Annual walk raises more than $10K for Alzheimer's research


BRATTLEBORO -- About 70 people came out Saturday morning to take part in the Walk to End Alzheimer's and support Alzheimer's research, raising more than $10,000.

The annual walk, which starts at the Brattleboro Retreat and goes through town, is part of a nationwide event where supporters all over the country walk to spread awareness of Alzheimer's Disease and help raise money.

"We have these walks to increase awareness about the disease and it's also a fundraiser," said Maggie Lewis, director of programs and services with the Vermont Chapter of the Alzheimer's Association. "And with that awareness you have more people to advocate for research to be done for the disease so we can stop it."

The Brattleboro office of the Vermont chapter of the Alzheimer's Association offers programs throughout the year and has a 24-hour help line.

There is also a local support group and the statewide Vermont chapter schedules conferences and informational and support programs.

Lewis also said the annual event helps bring people out from around the region who are struggling with Alzheimer's, who are caring for someone with the disease.

The walk, she said, helps people make connections.

"This event let's people know about the services we have to offer," Lewis said. "And it is a good networking opportunity for people to find out what other resources are available to them, in the state, for care giving and support."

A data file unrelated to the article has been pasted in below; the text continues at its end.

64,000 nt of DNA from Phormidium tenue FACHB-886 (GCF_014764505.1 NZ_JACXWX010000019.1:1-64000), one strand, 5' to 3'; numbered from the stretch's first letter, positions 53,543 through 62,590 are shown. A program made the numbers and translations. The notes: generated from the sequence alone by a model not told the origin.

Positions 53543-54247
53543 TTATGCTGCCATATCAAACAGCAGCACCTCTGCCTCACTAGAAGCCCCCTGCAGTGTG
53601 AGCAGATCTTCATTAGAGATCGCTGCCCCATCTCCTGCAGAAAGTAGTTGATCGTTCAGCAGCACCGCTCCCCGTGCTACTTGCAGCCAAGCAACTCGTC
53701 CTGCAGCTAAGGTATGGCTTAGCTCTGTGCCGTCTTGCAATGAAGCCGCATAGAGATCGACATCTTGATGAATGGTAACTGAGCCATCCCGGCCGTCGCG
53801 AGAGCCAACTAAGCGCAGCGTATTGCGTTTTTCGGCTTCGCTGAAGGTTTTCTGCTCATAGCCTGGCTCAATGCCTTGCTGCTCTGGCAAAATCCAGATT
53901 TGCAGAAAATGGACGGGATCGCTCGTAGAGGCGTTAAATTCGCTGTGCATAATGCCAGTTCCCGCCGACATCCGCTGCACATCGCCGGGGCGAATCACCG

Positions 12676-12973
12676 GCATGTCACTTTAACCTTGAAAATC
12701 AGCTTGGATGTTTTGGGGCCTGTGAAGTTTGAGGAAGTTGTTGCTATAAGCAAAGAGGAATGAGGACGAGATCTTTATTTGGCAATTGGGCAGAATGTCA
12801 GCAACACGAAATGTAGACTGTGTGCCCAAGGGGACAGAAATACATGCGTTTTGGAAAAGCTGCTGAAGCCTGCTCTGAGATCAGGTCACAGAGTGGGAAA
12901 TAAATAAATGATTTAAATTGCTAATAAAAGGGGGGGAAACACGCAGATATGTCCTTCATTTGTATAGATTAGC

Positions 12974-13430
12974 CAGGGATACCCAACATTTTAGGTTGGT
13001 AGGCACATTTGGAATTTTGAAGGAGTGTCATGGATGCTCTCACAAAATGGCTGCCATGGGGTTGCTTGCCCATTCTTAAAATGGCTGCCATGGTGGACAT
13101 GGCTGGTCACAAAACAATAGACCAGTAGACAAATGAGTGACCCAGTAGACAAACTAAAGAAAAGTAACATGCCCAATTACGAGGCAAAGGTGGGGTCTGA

A portion of the money that was raised in Brattleboro Saturday goes to the national Alzheimer's Association and some stays in the state to support work in Vermont.

The Gathering Place in Brattleboro raised a little more than $2,700.

Melody Squires, who has cerebral palsy and spends time at The Gathering Place, raised the most money for Saturday's walk -- $1,265.

Tara Cheney, activities coordinator at The Gathering Place, said the annual Walk to End Alzheimer's is an important event for the organization.

The Gathering Place is an adult day center that offers programs for seniors and for people with disabilities.

"It's wonderful to come out and be able to try to make a difference in the community and be able to make a difference for this fight," Cheney said. "This is personal for the Gathering Place to part of this walk."

The Gathering Place has a monthly support group for people and families who are dealing with Alzheimer's and Cheney said the organization works with people with Alzheimer's everyday.

"We serve people with Alzheimer's and with various forms of dementia," Cheney said. "We deal with this every day."

"We're going to do it again next year. We've got to keep going," Lewis said. "It gets bigger every year."

Howard Weiss-Tisman can be reached at or 802-254-2311, ext. 279. Follow Howard on Twitter @HowardReformer.


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